“I still very much like the classic way of cooking – I don’t use a lot of water baths. It’s not that I think there’s anything wrong with them – it’s just not my style of cooking. I prefer to play the piano.”
Play the piano?
“Yeah, you know, like the old fashioned way when you play the piano with the pots and pans. With water baths, a lot of the time it’s – drop it in the water bath, take it out, snip the bag, seal it off – and serve it. I understand why people do it, because you get consistency – but what you’re getting now is young chefs coming into the kitchen who don’t know how to roast a chicken – and we’ll end up losing the whole ethos of cooking.”
Roasting a chicken is not a problem for Armand Sablon who, along with his Executive chef Andrew Turner, goes as far as to work with the farm providing his birds to feed them flavour-enhancing sage as part of their diet. It’s hardly surprising that he would be fond of the classics, having twice made the finals of the prestigious Roux Scholarship, the second time – in 2007 – winning overall. He was awarded with a stage at the long-established, three-Michelin-starred Auberge du I’ill, on the French- German border in Alsace, where he observed the French culture of ‘hospitality as vocation’.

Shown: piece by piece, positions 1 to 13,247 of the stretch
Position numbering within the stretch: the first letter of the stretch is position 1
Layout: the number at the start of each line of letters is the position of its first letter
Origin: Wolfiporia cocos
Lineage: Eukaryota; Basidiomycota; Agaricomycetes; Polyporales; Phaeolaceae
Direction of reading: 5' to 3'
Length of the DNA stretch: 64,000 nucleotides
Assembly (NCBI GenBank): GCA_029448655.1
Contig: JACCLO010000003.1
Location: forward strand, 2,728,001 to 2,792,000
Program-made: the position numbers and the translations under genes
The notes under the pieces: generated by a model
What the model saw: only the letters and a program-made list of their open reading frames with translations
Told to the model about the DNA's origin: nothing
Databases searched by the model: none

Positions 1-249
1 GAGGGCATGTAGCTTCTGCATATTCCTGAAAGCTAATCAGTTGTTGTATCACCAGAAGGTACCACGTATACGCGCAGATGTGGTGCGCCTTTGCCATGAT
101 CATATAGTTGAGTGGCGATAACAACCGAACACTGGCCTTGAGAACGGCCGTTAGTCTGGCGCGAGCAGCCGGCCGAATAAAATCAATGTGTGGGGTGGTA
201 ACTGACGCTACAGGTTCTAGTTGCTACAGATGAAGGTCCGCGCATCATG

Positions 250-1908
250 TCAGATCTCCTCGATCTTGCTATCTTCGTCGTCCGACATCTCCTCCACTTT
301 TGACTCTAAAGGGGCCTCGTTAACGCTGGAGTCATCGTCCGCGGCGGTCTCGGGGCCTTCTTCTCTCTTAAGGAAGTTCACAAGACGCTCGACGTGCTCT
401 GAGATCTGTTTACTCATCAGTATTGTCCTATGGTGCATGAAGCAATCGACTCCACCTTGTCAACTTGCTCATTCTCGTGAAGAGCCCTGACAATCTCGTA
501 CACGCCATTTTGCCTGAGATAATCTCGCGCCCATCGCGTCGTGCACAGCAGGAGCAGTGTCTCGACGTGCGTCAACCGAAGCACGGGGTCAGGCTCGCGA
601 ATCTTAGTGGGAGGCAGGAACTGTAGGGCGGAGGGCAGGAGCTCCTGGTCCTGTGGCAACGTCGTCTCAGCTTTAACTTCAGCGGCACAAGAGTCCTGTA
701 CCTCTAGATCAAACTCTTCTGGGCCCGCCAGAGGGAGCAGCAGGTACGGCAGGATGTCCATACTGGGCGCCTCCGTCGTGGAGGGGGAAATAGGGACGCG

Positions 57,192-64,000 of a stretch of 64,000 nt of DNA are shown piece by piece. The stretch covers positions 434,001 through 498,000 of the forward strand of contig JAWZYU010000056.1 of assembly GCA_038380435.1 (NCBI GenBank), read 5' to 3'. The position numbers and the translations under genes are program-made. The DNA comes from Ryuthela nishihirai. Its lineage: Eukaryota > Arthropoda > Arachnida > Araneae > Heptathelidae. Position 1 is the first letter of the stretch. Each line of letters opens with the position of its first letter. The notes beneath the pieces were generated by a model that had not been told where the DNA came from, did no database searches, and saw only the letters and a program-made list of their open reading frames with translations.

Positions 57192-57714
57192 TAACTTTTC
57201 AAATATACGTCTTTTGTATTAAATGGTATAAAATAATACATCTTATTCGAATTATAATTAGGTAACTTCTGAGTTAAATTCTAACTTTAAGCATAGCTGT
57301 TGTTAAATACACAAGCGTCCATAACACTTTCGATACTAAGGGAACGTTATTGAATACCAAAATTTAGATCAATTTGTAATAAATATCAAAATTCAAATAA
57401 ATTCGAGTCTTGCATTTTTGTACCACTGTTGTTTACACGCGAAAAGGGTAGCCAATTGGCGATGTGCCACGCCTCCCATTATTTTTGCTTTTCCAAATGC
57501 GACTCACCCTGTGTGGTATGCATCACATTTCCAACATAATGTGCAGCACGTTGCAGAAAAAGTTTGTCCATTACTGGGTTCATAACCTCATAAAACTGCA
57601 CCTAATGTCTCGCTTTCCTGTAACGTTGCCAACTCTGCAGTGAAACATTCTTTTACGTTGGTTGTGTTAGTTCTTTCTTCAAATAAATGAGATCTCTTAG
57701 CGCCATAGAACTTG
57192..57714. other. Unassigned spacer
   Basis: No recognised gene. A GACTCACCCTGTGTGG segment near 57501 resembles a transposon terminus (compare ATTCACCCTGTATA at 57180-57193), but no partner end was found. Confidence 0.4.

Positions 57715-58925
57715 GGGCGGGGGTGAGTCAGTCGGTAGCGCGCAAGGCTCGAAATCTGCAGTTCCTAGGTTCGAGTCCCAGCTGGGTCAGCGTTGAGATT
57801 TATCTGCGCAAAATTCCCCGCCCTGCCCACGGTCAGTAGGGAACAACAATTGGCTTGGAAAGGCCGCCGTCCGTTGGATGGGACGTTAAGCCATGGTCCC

“It was like a family out there,” he says. “In France this trade is treated as a career and the people are looked after – the sous chefs and some of the waiters had been at Auberge de I’ill for almost 25 years. We’ve come a long way in this country and obviously all the television work has helped but still, if you say you want to become a chef or waiter, it’s not seen to be as prestigious as it is in France.”